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24 September 2020 “That Was Our Candy!”: Sweet Foods in Indigenous Peoples' Traditional Diets in Northwestern North America
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Abstract

At least 50 different plant foods in Indigenous Peoples' traditional diets in northwestern North America—including berries, root vegetables, greens, and tree sap and inner bark—are known for their sweet taste. Some were, and are, appreciated as confections themselves and others were used to sweeten foods and medicinal preparations. These sweet foods were remembered fondly by many elders from childhood times. However, many of these original sweet foods are no longer widely consumed, having been largely replaced by imported molasses, brown sugar, white sugar, syrup, and honey, which were readily incorporated into Indigenous Peoples' food systems following their introduction by Europeans in the past couple of centuries. This shift in use of sweeteners—as well as the adoption of wheat flour, and other introduced and refined carbohydrate foods—has had both positive and negative implications for First Nations' health and well-being. Today, Indigenous cultural revitalization movements in northwestern North America are drawing on the elders' knowledge and memories of their healthy, time-honored foods to recreate and celebrate ancestral dishes, especially those fondl remembered for their sweetness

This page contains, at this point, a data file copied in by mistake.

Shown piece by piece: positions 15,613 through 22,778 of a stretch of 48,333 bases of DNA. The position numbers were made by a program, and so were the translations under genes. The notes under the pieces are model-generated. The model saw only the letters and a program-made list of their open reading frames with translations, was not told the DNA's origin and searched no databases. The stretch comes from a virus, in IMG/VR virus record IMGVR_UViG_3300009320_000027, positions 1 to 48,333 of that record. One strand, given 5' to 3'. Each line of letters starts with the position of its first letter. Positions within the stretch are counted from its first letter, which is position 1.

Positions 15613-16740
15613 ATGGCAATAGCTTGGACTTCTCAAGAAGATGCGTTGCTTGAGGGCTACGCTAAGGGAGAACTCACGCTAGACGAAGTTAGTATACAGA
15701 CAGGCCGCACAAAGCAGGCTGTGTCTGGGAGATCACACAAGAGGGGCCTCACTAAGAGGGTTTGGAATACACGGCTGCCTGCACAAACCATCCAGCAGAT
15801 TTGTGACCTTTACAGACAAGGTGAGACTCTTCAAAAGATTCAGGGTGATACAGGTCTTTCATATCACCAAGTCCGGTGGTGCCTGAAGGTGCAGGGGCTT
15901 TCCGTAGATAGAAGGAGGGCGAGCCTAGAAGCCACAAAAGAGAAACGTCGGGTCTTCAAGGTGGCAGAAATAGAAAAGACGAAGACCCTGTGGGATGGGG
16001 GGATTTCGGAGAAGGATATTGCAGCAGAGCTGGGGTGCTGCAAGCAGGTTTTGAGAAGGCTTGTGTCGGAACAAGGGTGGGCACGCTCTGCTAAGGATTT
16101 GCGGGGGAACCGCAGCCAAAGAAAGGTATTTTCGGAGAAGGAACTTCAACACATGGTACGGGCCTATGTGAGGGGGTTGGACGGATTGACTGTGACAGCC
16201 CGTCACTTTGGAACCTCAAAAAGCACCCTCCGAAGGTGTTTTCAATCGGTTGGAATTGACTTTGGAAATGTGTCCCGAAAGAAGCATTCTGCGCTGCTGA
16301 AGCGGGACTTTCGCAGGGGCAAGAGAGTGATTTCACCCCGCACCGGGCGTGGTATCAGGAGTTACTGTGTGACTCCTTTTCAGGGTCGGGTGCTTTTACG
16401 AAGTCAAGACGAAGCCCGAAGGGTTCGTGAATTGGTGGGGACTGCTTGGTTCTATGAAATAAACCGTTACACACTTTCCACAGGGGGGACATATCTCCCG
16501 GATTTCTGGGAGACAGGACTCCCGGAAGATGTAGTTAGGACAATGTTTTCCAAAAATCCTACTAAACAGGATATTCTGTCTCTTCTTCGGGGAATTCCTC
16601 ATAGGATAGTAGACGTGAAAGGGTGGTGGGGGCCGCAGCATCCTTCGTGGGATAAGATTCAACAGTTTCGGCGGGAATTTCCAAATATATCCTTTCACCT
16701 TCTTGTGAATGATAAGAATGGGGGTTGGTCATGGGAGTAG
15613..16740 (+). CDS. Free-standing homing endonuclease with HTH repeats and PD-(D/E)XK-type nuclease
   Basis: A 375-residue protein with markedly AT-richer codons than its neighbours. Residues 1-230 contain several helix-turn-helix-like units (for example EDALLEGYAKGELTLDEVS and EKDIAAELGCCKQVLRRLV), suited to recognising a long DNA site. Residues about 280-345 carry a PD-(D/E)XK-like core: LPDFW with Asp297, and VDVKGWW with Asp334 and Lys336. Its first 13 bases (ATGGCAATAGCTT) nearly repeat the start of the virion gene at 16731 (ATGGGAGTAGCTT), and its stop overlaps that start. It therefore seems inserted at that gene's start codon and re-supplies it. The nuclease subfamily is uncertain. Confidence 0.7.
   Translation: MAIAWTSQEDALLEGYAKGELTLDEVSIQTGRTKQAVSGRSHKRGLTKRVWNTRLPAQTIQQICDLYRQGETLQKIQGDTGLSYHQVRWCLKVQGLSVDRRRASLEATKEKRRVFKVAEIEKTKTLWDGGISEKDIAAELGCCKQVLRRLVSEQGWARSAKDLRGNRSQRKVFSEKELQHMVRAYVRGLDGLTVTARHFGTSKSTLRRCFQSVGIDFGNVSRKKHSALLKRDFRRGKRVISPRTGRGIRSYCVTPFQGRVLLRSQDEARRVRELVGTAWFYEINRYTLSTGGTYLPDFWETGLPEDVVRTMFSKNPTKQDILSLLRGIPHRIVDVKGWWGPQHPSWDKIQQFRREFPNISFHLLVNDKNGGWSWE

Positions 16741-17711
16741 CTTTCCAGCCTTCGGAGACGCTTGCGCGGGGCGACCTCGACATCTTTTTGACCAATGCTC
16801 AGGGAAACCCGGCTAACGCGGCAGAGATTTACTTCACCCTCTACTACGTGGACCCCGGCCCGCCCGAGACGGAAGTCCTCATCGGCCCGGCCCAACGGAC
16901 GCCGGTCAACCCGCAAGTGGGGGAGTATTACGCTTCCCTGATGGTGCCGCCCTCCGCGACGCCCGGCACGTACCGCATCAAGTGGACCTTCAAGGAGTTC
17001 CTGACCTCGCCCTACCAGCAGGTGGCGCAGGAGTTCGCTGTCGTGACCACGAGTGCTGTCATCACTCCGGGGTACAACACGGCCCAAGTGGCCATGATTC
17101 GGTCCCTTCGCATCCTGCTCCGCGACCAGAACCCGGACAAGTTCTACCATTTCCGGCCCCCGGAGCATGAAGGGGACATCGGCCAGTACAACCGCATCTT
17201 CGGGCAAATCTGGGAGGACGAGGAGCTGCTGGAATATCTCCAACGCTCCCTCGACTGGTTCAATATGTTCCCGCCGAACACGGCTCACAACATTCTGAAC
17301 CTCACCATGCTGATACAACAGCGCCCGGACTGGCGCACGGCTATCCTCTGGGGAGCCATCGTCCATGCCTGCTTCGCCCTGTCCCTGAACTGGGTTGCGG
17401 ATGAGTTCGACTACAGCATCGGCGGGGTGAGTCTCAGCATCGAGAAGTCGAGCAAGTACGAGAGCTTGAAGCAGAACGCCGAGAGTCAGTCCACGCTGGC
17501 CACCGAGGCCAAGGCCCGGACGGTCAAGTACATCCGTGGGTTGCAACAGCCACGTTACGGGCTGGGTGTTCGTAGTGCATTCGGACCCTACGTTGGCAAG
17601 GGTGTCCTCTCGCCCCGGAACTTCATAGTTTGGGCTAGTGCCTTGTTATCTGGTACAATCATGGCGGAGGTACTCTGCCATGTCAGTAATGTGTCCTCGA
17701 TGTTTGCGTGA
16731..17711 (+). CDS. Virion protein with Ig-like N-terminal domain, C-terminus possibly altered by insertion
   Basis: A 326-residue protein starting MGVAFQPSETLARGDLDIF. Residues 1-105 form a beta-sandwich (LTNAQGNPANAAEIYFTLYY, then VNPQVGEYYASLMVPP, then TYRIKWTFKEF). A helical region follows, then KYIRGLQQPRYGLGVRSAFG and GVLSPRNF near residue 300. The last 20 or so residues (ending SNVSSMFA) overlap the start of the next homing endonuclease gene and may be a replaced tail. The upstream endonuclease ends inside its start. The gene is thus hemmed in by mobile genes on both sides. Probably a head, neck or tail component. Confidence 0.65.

Nancy J. Turner "“That Was Our Candy!”: Sweet Foods in Indigenous Peoples' Traditional Diets in Northwestern North America," Journal of Ethnobiology 40(3), 305-328, (24 September 2020). https://doi.org/10.2993/0278-0771-40.3.305
Published: 24 September 2020
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